It is hardly too much to say that we owe to General Cullum more than to any other person the development in our service of systematic instruction in pontoniering. Before the Mexican War, Cullum and Halleck had ably argued the necessity of organizing engineer troops to be specially instructed as sappers, miners, and ponton-iers. In an article on "Army Organization,” in the “ Democratic Review,” were cited a striking series of instances in which bridge-trains or their lack had decided the issue of grand operations. The history of Napoleon’s campaigns abounds in proofs of their necessity, and the testimony of the Great Captain was most emphatic on this point. His Placentia and Beresina crossings are specially instructive. The well - sustained argument of the article on “ Army Organization" was a most effective aid to General Totten’s efforts as Chief Engineer to secure the organization of our first engineer company. This company proved to he the well-timed and successful school in which our pontoon - drill grew up and became available for use in the present war. There are now four regular companies and several volunteer regiments of engineer troops, whose services are too highly valued to be hereafter ignored.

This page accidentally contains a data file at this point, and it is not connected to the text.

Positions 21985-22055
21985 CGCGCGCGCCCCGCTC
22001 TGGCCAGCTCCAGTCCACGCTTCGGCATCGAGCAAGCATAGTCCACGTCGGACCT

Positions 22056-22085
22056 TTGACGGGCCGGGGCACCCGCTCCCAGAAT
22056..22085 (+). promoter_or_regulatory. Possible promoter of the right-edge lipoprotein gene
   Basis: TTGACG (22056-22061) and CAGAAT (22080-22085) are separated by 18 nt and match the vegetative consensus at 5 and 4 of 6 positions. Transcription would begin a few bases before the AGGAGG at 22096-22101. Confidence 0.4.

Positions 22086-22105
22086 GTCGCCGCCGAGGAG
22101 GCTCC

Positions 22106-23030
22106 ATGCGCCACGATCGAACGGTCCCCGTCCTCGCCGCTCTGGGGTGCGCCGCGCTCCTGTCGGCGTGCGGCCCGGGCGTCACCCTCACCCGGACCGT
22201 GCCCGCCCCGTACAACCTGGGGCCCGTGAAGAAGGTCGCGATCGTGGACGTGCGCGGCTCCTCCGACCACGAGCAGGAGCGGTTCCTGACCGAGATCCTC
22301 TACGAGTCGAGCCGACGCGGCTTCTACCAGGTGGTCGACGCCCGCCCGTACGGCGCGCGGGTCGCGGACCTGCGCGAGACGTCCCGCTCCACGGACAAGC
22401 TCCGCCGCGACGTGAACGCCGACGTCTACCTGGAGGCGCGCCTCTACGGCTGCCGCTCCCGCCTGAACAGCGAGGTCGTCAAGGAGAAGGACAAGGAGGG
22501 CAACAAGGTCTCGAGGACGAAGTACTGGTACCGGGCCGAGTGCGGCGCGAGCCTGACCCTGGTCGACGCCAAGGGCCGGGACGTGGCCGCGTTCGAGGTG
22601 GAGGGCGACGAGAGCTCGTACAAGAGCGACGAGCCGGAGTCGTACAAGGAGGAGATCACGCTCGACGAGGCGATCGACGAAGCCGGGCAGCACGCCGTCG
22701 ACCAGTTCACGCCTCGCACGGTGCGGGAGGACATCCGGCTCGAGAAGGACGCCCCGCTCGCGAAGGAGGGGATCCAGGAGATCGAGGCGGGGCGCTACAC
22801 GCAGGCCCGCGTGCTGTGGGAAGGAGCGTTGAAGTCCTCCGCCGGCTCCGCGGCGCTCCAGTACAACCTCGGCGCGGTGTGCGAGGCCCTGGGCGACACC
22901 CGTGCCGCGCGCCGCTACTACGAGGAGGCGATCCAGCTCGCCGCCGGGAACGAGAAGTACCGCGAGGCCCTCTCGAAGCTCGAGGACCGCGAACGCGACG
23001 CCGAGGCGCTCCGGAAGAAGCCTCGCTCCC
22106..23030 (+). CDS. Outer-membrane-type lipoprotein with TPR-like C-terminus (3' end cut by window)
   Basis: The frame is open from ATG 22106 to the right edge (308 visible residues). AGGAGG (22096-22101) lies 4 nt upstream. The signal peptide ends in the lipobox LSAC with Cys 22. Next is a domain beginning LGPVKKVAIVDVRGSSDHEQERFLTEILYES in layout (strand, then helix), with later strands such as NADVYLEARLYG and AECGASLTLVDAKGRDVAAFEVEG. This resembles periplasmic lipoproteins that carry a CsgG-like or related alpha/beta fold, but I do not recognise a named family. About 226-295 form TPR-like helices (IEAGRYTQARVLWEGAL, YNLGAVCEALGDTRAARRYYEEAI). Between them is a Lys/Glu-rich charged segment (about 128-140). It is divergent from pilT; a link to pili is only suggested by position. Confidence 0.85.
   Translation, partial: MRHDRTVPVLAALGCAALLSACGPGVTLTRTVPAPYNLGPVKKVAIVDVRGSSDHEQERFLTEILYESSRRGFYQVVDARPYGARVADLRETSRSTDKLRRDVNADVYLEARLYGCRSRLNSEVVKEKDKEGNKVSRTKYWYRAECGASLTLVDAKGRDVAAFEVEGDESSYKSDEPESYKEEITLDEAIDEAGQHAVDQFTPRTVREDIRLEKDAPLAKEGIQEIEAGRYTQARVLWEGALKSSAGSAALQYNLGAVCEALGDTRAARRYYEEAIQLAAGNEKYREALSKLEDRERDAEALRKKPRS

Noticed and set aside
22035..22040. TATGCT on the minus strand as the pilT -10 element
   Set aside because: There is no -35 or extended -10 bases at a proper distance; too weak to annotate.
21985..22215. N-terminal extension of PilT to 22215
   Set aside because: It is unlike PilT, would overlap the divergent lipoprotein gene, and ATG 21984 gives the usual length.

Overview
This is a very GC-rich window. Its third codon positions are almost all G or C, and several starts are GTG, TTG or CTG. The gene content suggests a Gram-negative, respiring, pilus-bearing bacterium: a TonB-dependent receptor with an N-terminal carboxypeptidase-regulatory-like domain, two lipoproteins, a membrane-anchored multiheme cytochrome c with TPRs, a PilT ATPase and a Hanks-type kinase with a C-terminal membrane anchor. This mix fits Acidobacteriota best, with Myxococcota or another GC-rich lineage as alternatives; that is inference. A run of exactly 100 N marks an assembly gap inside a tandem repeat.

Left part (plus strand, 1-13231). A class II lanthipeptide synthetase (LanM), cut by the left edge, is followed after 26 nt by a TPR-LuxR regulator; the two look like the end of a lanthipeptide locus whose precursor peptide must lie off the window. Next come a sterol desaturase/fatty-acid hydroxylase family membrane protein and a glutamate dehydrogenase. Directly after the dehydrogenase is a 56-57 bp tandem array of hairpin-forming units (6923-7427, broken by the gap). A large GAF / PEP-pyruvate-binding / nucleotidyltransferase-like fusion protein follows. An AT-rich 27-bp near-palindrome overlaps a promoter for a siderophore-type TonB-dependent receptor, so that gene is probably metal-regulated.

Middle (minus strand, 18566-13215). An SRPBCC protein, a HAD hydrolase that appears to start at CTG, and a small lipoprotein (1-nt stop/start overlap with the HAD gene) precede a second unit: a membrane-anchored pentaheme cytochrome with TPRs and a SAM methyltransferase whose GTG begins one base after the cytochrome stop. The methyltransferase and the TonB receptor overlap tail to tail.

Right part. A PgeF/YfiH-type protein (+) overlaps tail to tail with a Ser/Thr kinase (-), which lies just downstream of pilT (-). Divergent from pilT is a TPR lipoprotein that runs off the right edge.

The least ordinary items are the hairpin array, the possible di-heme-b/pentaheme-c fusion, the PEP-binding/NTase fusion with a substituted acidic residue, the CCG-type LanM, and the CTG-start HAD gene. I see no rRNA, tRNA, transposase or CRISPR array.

In 1846, General Taylor reported, that, after the victories of Palo Alto and Resaca de la Palma, a pontoon-train would have enabled him to cross the Rio Grande “ on the evening of the battle,” take Matamoras "with all the artillery and stores of the enemy and a great number of prisoners,— in short, to destroy entirely the Mexican army.” This striking evidence of the necessity of bridge - equipages as part of the material of army-trains coincided with the organization of the first engineer company, and led to the preparation of pontoon-trains for General Taylor and General Scott. General (then Captain) Cullum “had the almost exclusive supervision, devising, building, and preparing for service ” of these trains, and of that used for instruction at West Point. To him is chiefly due the formation of the system ot military bridges with India-rubber pontoons, which was most fully described and illustrated in the original memoir from which the volume now just published has grown. He subsequently, as Professor of Practical Engineering at the Military Academy, aided in developing and perfecting the pontoon-drill, — a department in which G. W. Smith, McClellan, and Duane ably and successfully labored.